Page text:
Fear the Beard

by Ed Neely

The Nashville Predators have been on a historic run this season and there are many reasons behind their success.  If you polled a hundred sports writers, they might tell you the main reason for this run is Pekka “The Great Wall of Finland” Rinne, and they would be right.  Rinne has been stellar all season long but there is a clear dividing line between impressive production and greatness.  You could say that it was the acquisition of Kyle Turris in November that balanced the lines and made teams account for more than just JoFA.  You could say that it was when Juuse Saros turned the corner on November 4th and was able to put the demons of his first three starts behind him.  You could even say that it was when Viktor Arvidsson woke up in early November and started producing to the level of his shiny new contract.  You could say all of those things and be able to make a decent point, but the numbers point to another line.  That line was crossed on January 2nd, 2018 when Ryan Ellis returned from off-season knee surgery.

There is a reason why the Predators named Ryan Ellis as the Associate Captain of this team.  He is a key part of the deepest and most productive Blue Line in the NHL and a look at the way the team reacts to his presence or absence in the lineup is very illustrative.  Before Ellis returned to the Predators line up they had gone 23-10-5 (51 points) and they were in the hunt for a Wild Card spot in the Western Conference.  Since his return, they have gone a mind boggling 25-4-5 and have amassed 55 more points in and that included his first two games back in which he clearly looked rusty.

Ryan Ellis has turned in some impressive numbers in the 34 games he has played this season.  He has 7 goals and 17 assists and averages 23:11 of ice time per game.  He has 2 goals and 2 assists on the power play and 3 shorthanded assists as well.  Ellis is averaging more than 5 shot attempts per game and puts 2.67 shots on goal per game all while posting a defensively responsible, and team leading, +/- rating of +25.  He is tied for 3rd on the team with .74 points per game, which is almost a quarter point higher than any other season in his career.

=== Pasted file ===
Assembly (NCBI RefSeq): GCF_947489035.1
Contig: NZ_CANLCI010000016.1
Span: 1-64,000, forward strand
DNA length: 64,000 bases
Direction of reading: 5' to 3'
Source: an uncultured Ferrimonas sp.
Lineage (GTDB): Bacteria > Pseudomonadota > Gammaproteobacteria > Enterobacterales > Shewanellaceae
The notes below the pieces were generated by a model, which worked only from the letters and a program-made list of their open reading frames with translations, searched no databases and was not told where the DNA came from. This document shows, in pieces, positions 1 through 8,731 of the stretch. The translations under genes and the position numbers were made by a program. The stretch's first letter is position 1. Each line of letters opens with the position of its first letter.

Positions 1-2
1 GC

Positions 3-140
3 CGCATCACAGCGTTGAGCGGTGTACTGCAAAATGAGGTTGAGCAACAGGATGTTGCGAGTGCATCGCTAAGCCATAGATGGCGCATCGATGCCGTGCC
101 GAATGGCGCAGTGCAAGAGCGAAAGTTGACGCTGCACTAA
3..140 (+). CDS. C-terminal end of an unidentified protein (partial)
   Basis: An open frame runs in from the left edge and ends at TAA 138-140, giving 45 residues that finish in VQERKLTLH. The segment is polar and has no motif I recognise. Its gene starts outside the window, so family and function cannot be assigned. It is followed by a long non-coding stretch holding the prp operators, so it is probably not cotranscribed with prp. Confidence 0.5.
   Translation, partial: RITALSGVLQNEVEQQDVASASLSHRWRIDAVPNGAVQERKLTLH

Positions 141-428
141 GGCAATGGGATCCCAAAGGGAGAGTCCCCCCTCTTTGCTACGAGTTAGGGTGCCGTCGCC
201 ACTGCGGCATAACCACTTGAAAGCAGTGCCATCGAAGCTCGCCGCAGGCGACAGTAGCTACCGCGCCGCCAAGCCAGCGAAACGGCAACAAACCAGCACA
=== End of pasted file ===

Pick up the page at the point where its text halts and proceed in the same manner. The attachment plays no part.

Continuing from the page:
The rest of the team has become markedly more productive since Ellis has come back from injury as well.  The Preds, as a team, have posted a 3.26 goals per game since he returned, which is .63 better than without him.  They have also improved their goal differential by .63 per game and their shot differential by 4.96 shots per game.  The Preds have improved in both short-handed goals for and short-handed goals allowed by 2 goals each.  The only stat in which the Preds have not improved since Ellis returned is power play goals for and against.

But how does Ryan Ellis stack up against other defensemen in the league? He is on an 82 game pace for more than 16 goals which puts him on par with the best defensemen in the league.  He is also on pace for 40 assists if he had not missed the first half of the season.  This would have him in the top 15 of all defensemen in the league.  He is in the top 15 in turnover differential at +1, ahead of guys like Brent Burns(-45) and Drew Doughty (-59) and even our own P.K. Subban (-47) and Roman Josi (-19).  As a matter of fact, he is the only Predators blue liner who has more take-aways than turnovers. Now I am not saying that he deserves to be in the Norris Trophy conversation, but if you extrapolate his playing time out over a full season, he could very easily receive consideration.

So yes.  We can say that the bulk of the success for this season can be laid on Pekka Rinne’s shoulders, as every team can trace their success or demise to the man between the pipes, but I submit Ryan Ellis as the single most important skater on the team.  When you add all of these numbers to the times that Ryan Ellis has literally dived in behind Pekka to function as an auxiliary goalie, it is easy to see why most teams in the league FEAR THE BEARD.


Leave a Reply

Fill in your details below or click an icon to log in:

WordPress.com Logo

You are commenting using your WordPress.com account. Log Out /  Change )

Google photo

You are commenting using your Google account. Log Out /  Change )

Twitter picture

You are commenting using your Twitter account. Log Out /  Change )

Facebook photo

You are commenting using your Facebook account. Log Out /  Change )

Connecting to %s